Are you a tenant in South Carolina who is worried about being evicted? It’s important to know the eviction process in case you ever find yourself in this situation. Here is a step-by-step guide to the eviction process in South Carolina:
- If you do not pay rent, violate the rental agreement, or stay in the rental property after the lease term has ended, your landlord can start the eviction process.
- Your landlord must first give you a written notice to vacate the rental property. If your lease is not month-to-month or week-to-week and has ended, your landlord is not required to provide a written notice. If your lease says that the landlord can have you evicted for failure to pay rent, your landlord is not required to give an additional notice before your landlord files for eviction.
- Your landlord will then file an application for ejectment in magistrate court. This application will explain why you should be evicted.
- The magistrate will then issue a rule to vacate or show cause based on your landlord’s allegations.
- The magistrate’s constable or other process server will serve you with the rule. They must make two attempts to serve you in person. If both attempts fail, the third and final attempt will be via mail.
- You then have 10 days to respond to the rule. Usually this means calling the magistrate’s court to request a hearing. But review the Rule or ask the magistrate’s court if you have to make a written response. Also, if you have legal defenses, you should set those out in writing.
- You can either vacate the rental property or file an answer and request a hearing with the magistrate court within 10 days. You should request a hearing whether you plan to vacate or not. If you do not vacate or file an answer, you will be in default and automatically lose.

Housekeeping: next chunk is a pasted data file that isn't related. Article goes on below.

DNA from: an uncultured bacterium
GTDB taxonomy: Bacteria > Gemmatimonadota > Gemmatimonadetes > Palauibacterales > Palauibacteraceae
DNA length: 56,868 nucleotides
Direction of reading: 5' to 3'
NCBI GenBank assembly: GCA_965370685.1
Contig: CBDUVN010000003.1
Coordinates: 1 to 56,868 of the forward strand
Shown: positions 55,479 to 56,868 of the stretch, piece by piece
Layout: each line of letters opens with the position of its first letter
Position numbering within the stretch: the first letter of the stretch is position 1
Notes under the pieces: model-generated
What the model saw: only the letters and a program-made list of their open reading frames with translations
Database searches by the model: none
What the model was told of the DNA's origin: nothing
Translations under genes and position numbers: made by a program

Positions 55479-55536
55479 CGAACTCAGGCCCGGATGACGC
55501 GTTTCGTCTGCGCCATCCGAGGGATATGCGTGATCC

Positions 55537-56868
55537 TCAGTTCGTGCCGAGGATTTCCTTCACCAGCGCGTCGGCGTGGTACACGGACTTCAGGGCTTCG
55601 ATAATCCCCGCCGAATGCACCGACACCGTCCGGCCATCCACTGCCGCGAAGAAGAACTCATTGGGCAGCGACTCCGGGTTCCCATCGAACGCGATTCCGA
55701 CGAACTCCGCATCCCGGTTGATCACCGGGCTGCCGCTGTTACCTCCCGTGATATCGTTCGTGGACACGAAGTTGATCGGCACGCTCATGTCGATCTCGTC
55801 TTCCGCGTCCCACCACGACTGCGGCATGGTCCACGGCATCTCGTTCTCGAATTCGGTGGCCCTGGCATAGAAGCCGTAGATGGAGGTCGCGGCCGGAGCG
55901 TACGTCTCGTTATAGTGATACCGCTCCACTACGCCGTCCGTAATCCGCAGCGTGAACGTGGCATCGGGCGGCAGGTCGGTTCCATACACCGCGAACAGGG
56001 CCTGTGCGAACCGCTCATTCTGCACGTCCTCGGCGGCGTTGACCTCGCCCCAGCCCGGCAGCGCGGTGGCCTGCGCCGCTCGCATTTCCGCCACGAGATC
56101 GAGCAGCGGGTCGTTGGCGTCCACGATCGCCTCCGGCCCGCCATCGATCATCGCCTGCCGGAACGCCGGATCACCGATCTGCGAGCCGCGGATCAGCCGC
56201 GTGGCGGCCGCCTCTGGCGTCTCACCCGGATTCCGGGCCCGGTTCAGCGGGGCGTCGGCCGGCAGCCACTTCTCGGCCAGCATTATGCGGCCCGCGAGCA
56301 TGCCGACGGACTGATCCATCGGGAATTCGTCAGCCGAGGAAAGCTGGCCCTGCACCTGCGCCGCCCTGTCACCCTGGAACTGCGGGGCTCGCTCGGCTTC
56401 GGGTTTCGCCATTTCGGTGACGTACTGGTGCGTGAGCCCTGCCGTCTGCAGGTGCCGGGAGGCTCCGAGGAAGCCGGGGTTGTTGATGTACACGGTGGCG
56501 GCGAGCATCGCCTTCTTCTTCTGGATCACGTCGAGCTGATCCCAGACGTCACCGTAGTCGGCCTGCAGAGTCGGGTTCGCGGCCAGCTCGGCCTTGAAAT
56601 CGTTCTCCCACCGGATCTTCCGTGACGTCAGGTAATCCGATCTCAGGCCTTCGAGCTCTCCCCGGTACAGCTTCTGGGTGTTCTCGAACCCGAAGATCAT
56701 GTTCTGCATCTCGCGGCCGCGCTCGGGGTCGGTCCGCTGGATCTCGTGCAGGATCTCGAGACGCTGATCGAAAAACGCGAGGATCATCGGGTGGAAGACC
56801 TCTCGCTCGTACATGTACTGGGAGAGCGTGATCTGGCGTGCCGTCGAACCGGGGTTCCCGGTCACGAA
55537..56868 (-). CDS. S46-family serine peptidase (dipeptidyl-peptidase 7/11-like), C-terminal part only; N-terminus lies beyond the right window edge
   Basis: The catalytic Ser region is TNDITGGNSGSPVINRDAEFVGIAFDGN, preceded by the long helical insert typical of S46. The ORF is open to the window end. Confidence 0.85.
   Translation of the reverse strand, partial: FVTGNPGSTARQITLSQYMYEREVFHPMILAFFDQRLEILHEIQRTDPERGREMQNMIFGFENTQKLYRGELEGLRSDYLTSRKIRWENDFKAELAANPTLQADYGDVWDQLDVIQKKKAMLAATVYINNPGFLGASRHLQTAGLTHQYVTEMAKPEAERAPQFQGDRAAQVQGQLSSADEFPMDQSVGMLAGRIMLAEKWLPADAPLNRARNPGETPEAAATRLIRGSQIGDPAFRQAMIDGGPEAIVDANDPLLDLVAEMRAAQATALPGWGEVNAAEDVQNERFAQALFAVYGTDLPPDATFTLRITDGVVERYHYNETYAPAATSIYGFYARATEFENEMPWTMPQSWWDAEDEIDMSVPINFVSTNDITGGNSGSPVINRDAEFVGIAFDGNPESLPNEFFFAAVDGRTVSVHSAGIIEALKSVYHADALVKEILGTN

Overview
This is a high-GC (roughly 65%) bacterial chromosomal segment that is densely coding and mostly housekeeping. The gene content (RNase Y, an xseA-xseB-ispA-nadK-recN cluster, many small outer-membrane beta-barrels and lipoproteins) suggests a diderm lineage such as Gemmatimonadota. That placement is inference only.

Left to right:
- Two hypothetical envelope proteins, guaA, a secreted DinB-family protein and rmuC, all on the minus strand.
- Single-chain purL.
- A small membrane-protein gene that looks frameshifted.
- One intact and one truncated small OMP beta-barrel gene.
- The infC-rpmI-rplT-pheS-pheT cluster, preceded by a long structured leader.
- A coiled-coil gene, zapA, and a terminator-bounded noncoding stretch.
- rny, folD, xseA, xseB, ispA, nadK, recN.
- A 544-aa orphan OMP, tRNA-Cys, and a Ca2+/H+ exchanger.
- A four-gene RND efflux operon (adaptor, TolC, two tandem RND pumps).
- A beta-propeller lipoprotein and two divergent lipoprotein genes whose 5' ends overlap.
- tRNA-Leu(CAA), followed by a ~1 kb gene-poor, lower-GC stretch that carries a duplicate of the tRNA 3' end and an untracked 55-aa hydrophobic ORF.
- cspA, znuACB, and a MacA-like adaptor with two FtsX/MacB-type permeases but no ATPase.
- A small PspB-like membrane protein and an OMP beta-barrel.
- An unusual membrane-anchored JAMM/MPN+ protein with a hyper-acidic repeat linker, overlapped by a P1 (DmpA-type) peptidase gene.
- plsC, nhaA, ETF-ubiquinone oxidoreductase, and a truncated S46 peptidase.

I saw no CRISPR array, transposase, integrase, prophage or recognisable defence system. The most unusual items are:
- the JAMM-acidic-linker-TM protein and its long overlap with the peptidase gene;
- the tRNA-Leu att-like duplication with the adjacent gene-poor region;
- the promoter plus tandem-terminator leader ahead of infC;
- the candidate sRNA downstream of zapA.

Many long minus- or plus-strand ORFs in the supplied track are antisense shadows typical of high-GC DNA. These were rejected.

- At the hearing, your landlord has the burden of proving why you should be evicted. You must prove any defense you assert.
- If the magistrate finds against you, they will issue a writ of ejectment within five days. If the magistrate rules in favor of the tenant, they are not evicted.
- You will be served with the writ and will have 24 hours to vacate the rental property.
- If you do not vacate, law enforcement will conduct a physical set out.
It’s important to remember that eviction is a serious legal matter. If you find yourself facing eviction, it’s best to seek legal advice from a lawyer or a legal aid organization. They can help you understand your rights and options, and may be able to help you negotiate with your landlord. Apply for our services at South Carolina Legal Services by visiting lawhelp.org/sc/online-intake or by calling 1-888-346-5592.
More Eviction Resources from SCLS (all free and do not require signup):
- Eviction classroom: www.learnthelaw.org/group/502/classroom/2293
- Introduction to Evictions (Learn the Law with Clark video): https://youtu.be/zOz736W2Bjk
- Eviction Defense 101 (Level Up Law Episode): www.youtube.com/watch?v=alwKafqb26Y&list=PLJ9Hlm5oxA5uJMJsZ1kgxCRIJz6HCvfWV&index=17
- Eviction Papers, What do They Mean and How Much Time Do I Have? (Level Up Law Episode): www.youtube.com/watch?v=Ovzic4VsvuY&list=PLJ9Hlm5oxA5uJMJsZ1kgxCRIJz6HCvfWV&index=36
- Federally Subsidized Housing and Eviction (Level Up Law Episode): www.youtube.com/watch?v=Ovp7BpF-syg&list=PLJ9Hlm5oxA5uJMJsZ1kgxCRIJz6HCvfWV&index=35
- Appealing an Eviction Decision to the Circuit Court (Level Up Law Episode): www.youtube.com/watch?v=kac2jOl38cc&list=PLJ9Hlm5oxA5uJMJsZ1kgxCRIJz6HCvfWV&index=29